Question: My mother is elderly and gifted her house and a large bank account to me so that she could apply for Medicaid should her long-term care costs exceed her remaining resources. I am currently completing a FAFSA form for my son who is going to college next year. Will these gifts from my mother to me affect my son receiving financial aid? Can I put these assets into a trust for my benefit to avoid having to disclose them?
Answer: These gifts may affect financial aid for your son.
Before there were Elder Law attorneys, it was not uncommon for individuals to simply gift assets to their children without consulting with an attorney as to the various gift, tax and creditor implications. These gifts allow people to divest themselves of assets making them eligible for Medicaid to pay the cost of their long-term care, such as nursing home care. However, outright gifting can have adverse consequences.
The “Free Application for Federal Student Aid,” or the “FAFSA” is the form that parents and students must complete disclosing their assets and income. Colleges and the federal government will use the form to determine if any aid is available to the student. If a grandparent gifts property to the parent or student, these assets must be reported on the FAFSA.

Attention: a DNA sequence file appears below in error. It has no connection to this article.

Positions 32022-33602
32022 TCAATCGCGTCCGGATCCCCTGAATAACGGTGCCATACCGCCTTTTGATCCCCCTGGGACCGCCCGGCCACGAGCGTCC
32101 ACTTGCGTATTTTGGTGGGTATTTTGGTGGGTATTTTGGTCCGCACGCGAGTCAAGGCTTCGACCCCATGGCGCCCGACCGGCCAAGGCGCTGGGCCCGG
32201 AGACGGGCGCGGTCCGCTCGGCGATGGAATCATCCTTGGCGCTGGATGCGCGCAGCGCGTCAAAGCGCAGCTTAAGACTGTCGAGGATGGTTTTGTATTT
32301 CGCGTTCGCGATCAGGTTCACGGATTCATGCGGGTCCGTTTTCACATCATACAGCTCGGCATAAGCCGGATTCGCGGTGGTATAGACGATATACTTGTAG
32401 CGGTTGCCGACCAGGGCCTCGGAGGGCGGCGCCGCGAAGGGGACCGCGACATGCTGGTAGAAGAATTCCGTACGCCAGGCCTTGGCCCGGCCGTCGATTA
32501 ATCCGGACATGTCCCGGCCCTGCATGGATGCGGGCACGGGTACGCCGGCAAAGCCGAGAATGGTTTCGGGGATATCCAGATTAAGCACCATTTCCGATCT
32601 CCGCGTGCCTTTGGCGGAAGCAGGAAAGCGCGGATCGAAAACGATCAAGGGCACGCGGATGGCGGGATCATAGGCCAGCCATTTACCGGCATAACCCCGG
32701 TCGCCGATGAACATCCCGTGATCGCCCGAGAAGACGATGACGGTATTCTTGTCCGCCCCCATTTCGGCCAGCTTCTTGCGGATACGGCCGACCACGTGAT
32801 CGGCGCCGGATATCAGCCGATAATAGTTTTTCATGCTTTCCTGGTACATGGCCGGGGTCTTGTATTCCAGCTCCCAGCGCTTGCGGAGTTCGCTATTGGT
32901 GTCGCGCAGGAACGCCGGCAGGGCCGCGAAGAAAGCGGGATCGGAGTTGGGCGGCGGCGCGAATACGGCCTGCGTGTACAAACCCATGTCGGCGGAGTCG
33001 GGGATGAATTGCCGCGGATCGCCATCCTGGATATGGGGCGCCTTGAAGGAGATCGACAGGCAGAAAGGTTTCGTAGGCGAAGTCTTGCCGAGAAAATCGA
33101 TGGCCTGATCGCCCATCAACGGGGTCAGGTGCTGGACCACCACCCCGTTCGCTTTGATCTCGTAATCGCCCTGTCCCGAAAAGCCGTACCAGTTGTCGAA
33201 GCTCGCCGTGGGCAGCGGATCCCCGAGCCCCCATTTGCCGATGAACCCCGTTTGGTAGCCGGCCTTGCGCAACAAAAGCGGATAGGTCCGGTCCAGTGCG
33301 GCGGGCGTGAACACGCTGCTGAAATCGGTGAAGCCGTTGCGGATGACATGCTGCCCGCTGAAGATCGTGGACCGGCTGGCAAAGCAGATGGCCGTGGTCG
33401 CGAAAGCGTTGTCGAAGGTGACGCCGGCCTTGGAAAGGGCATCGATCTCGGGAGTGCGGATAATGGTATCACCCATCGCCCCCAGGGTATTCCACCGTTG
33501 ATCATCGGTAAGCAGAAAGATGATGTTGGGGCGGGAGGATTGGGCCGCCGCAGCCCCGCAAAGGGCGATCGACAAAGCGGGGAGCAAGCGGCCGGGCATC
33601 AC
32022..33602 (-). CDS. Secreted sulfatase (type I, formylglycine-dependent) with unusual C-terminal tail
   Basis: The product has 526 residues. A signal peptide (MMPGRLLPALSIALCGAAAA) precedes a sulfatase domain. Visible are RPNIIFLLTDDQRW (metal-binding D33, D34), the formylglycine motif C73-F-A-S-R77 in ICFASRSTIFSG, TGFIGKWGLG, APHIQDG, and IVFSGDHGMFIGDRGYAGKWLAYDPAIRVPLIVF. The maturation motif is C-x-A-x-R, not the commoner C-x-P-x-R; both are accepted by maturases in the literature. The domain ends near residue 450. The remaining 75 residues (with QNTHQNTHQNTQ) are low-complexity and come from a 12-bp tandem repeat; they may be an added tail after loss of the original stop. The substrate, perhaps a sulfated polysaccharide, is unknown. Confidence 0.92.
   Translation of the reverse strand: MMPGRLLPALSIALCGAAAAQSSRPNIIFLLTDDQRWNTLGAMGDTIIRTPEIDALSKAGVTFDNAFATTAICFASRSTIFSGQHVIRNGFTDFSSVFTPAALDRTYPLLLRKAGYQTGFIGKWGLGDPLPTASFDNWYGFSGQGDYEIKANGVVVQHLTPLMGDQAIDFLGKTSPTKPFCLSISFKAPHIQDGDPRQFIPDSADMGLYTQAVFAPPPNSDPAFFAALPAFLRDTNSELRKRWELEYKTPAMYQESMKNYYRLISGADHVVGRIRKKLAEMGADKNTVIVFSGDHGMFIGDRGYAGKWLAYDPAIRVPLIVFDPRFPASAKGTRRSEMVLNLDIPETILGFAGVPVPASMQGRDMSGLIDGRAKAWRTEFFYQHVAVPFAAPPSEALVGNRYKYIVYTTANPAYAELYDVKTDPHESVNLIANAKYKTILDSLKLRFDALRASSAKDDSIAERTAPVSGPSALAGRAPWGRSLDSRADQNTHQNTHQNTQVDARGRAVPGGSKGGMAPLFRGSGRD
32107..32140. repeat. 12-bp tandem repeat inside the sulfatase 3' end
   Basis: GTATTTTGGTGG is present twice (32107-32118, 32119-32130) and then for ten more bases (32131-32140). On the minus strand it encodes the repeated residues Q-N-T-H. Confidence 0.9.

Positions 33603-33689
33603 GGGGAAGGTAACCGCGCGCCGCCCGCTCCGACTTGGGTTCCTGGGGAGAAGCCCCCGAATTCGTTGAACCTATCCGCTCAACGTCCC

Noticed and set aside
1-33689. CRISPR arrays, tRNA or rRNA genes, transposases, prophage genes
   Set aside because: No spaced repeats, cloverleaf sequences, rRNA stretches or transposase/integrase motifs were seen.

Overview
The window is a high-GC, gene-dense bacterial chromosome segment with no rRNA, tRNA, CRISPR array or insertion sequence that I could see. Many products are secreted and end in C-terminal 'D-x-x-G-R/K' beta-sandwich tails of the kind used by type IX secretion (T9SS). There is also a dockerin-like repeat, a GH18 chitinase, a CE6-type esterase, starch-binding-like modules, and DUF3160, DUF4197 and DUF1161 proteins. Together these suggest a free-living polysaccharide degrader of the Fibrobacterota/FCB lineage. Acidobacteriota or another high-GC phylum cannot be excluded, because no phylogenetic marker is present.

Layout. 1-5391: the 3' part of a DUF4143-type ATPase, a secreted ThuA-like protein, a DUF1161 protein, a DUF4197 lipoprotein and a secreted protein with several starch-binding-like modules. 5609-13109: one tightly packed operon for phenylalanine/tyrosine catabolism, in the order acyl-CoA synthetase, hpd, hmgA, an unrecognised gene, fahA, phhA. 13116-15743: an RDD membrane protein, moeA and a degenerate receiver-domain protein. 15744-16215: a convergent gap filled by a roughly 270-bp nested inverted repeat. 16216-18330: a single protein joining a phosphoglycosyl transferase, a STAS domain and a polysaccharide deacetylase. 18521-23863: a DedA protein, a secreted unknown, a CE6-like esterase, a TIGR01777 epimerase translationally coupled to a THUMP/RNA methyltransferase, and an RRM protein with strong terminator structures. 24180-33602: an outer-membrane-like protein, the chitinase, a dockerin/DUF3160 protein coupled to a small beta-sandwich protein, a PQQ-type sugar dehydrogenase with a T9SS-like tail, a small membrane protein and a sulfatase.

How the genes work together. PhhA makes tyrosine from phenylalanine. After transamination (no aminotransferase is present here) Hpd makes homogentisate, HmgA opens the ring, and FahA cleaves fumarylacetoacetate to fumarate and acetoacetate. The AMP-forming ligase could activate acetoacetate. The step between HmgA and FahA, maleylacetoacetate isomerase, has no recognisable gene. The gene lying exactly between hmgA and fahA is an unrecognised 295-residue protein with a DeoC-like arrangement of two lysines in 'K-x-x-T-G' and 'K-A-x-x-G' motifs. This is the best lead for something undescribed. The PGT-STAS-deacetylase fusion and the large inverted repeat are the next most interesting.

There are some exemptions. If the home your mother gifted to you is currently your primary residence, this is exempt for financial aid purposes. Additionally, if you since refinanced the home, you could use the money in the bank account to pay down the mortgage, or any other debts, to reduce the resource amount. Small business are also exempt resources. If you’re the owner of a small business, the money received could be invested in the business thereby converting it to a non-reportable asset. Retirement accounts are also exempt, so making a contribution to your IRA or 401K may lessen the reportable resources.
What you should not do is gift money to the student, or their siblings, if the siblings could need aid in the near future. This is because student assets will reduce eligibility for need-based aid by a larger percent than parent owned assets.
Similarly, the law includes trusts in the definition of assets. Once you have received the assets from your parents, creating a trust naming yourself as a beneficiary will not avoid disclosure. In fact, some people have created trusts with restricted access in an effort to avoid disclosure for financial aid purposes and had a worse result. Since the assets in the trust are reportable, if the terms of the trust do not permit the Trustee to use the money for the education, but prevent the student from getting aid, it becomes a worse result than if the money had been in the parent or student’s individual name and available to spend.
Balancing Medicaid planning with financial aid planning is a difficult task and the family must weigh the pros and cons of each planning strategy. Be sure to consult with an attorney that is familiar with both sides of the planning before making any large transfers.